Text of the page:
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**luca-deltodesco**- Replies: 0

Given a 2d cubic bezier curve:

define a new curve:

for some constant x, aka the curve resulting from displacing the cubic bezier curve c a constant amount along it's normal.

I've determined that the derivative of the new curve is:

which is correct, and this is how i determined the curve 'd' isn't a cubic bezier, by the fact that attempting to render it as one given start end points and tangents results in a totally different curve from an approximation of d directly.

Is d perhaps a rational bezier curve?

x = -1 can be spotted as a root of the equation quite easily as the coeffecients of the x^2 term and the 5 sum to 1.

(-1)^3 - 4(-1)^2 + 5 = -1 - 4 + 5 = 0

so you have:

(x+1)(x^2 + bx + c) (coef. of x^2 is 1 since it's multiplied with x to give x^3)

x^3 + (b+1)x^2 + (c+b)x + c = x^3 - 4x^2 + 5

which gives immediately, b+1 = -4 -> b = -5,, c+b = 0 -> c = 5 (or just c = 5 immediately from other coef.)

(x+1)(x^2 - 5x + 5)

1.

group like terms together, divide throughout

2.

group like terms together, divide throughout

or to make a nicer looking equation, you can do the following:

3.

move terms to LHS (left hand side) so that the squared term is on it's own, take the square root (remembeing that both -x and x are roots of x^2)

4.

again, make the cubed term be on it's own, take cubed root

(There are strictly 3 cube roots of a number, which the above will allow for, but since you'll not be introduced to complex numbers, the following would suffice)

I'll leave it at that, since I do feel i'm simply doing the work for you here

Well not sure about theorem to describe it, but is it not enough to drawn an equilaterial triangle and dividing one side into 6 using the ruler, and drawn the diagonal making a 10 and 50 degree angle?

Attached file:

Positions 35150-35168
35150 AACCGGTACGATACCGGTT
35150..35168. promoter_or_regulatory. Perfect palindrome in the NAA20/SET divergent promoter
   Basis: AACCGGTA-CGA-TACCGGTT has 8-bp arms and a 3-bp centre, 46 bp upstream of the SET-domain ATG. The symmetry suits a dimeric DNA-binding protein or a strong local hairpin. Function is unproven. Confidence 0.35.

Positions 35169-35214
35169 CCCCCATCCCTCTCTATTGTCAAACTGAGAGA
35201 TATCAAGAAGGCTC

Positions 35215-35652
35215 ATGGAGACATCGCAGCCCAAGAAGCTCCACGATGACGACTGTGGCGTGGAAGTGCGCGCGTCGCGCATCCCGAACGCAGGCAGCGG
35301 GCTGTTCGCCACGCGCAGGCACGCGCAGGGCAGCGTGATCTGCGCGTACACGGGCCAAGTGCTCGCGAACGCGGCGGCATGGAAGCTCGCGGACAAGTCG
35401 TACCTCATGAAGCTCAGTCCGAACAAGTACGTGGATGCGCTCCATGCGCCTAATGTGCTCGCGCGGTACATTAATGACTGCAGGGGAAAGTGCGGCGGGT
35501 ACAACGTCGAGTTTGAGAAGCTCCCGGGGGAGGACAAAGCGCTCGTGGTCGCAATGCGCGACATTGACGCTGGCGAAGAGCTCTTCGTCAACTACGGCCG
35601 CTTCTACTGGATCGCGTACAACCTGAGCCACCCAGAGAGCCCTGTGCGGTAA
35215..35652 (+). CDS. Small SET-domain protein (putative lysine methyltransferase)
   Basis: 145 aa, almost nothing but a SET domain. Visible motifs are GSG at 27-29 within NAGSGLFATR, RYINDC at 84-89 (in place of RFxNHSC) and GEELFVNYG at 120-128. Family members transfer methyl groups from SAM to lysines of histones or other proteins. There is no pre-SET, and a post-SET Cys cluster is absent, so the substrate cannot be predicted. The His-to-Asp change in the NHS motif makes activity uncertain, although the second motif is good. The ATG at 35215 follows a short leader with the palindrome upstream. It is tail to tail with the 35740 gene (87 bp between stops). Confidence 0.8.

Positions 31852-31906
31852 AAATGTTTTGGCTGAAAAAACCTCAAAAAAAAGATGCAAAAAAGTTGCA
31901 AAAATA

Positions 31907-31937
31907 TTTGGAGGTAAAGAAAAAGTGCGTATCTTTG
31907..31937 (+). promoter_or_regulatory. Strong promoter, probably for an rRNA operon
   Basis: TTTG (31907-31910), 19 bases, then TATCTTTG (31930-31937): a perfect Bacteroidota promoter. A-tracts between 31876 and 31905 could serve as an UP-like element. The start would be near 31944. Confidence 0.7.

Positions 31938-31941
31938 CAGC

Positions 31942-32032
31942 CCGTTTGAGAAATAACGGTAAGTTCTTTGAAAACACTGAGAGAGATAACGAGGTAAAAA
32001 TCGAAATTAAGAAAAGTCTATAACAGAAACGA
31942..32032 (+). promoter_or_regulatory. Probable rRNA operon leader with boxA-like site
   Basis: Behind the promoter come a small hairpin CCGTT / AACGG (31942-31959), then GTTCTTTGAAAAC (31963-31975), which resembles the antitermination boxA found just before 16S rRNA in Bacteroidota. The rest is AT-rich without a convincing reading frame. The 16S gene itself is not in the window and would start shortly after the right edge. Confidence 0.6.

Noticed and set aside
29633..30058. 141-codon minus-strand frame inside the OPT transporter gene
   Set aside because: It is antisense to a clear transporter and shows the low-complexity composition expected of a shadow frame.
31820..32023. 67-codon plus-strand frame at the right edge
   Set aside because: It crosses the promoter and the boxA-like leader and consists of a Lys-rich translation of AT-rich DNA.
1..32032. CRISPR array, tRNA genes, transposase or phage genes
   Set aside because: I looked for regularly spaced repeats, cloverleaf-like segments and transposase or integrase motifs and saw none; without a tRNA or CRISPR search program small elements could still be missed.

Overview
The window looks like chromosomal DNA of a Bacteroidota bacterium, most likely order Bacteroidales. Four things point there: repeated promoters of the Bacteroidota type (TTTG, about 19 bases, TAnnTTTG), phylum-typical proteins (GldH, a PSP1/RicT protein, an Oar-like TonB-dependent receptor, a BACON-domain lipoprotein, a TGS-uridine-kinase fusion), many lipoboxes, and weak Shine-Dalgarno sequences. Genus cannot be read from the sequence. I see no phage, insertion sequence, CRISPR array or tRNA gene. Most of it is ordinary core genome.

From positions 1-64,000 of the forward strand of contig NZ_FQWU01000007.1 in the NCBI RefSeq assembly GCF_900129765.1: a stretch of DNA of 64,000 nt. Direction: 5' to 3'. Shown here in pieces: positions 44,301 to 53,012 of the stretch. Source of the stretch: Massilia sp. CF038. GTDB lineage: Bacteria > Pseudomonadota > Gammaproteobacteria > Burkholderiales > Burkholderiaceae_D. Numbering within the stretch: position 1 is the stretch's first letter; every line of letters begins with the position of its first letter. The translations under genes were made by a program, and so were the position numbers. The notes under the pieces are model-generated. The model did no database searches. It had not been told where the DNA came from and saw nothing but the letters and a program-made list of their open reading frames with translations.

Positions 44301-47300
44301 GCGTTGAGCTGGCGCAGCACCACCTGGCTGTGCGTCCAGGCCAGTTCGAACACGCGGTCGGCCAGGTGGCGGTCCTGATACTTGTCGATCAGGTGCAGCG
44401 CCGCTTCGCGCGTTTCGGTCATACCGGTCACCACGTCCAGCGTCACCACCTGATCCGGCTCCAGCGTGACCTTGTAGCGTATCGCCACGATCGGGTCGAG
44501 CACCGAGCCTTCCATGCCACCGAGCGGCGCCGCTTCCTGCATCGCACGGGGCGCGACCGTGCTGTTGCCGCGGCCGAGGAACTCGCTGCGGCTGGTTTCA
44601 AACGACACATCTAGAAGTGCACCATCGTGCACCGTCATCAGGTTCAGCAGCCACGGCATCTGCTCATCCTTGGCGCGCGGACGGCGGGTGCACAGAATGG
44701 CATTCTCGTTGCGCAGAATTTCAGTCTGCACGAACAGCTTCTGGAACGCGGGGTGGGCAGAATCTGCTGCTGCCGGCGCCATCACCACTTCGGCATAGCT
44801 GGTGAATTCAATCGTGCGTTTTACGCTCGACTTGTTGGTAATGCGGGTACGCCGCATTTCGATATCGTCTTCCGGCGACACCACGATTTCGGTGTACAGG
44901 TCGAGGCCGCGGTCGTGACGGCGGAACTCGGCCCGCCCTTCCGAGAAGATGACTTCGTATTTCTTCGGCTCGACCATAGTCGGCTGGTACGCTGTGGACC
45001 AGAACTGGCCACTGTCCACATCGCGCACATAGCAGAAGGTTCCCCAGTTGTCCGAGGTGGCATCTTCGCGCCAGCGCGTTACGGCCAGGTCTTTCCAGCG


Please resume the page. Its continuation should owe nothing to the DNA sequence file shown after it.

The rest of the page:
make a point, draw a circle, from an edge of the circle, draw another circle with same radius so that it passes through centre of the first circle

at one of the points where the two circles meet, draw lines to the two centres, draw line between centres and that gives you an equilateral triangle, using ruler divide one side into 6 equal segments, and then as above.

Your solution is 'still' very convoluted, with so much unnecessary calculations, There is absolutely no need to test the circle against each 4 edges of the rectangle (Not to mention that your code snippet there will not work for vertical lines, nor is it complete, as it is only intersecting against an infinite line, and not the bounded line segment which a rectangle edge is) And even testing against the 4 edges is not enough if you go down this road, because you then also need to handle the case of the circle being completely within the rectangle.

My solution get's around all of this, to give a very fast, very stable solution, which then also opens the door to calculate the minimum displacement needed to seperate the rectangle and the circle so that they no longer intersect, and also the normal of the collision which would be used to resolve the collision and change the velocities of the circle etc appropriately etc.

because there are two square roots, a positive AND a negative

think: (-a)*(-a) = a*a

so if a^2 = b, then a = +/-sqrt(b)

-------

I would suggest an alternative solution to your problem, one which is both simpler to implement, and with less problems associated with it:

Assuming a circle centred at C, with radius r again, and a rectangle with centre P and half width,half radius w,h

First consider the following

if C.x + r < P.x-w then the circle cannot intersect the rectangle, the following goes for:

if C.x - r > P.x+w and equivalent on the y-axis.

This is essentially testing for the intersection of the rectangle, and the bounding square of the circle.

After this, the only test left to consider, is dependant on the voronoi region the circle centre is contained in, to test the circle against the relevant vertex of the square, drawing some simply diagrams you should see that this is true.

So this is my suggestion for your intersection method:

```
bool intersectCircleAARectangle(vec2 C, float r, vec2 P, float w, float h)
{
//test bounding square
float dx, dy, adx, ady;
dx = adx = C.x-P.x; if(adx<0) adx = -adx;
dy = ady = C.y-P.y; if(ady<0) ady = -ady;
if(adx < (r+w) || ady < (r+h)) return false;
//vertex test
float px, py;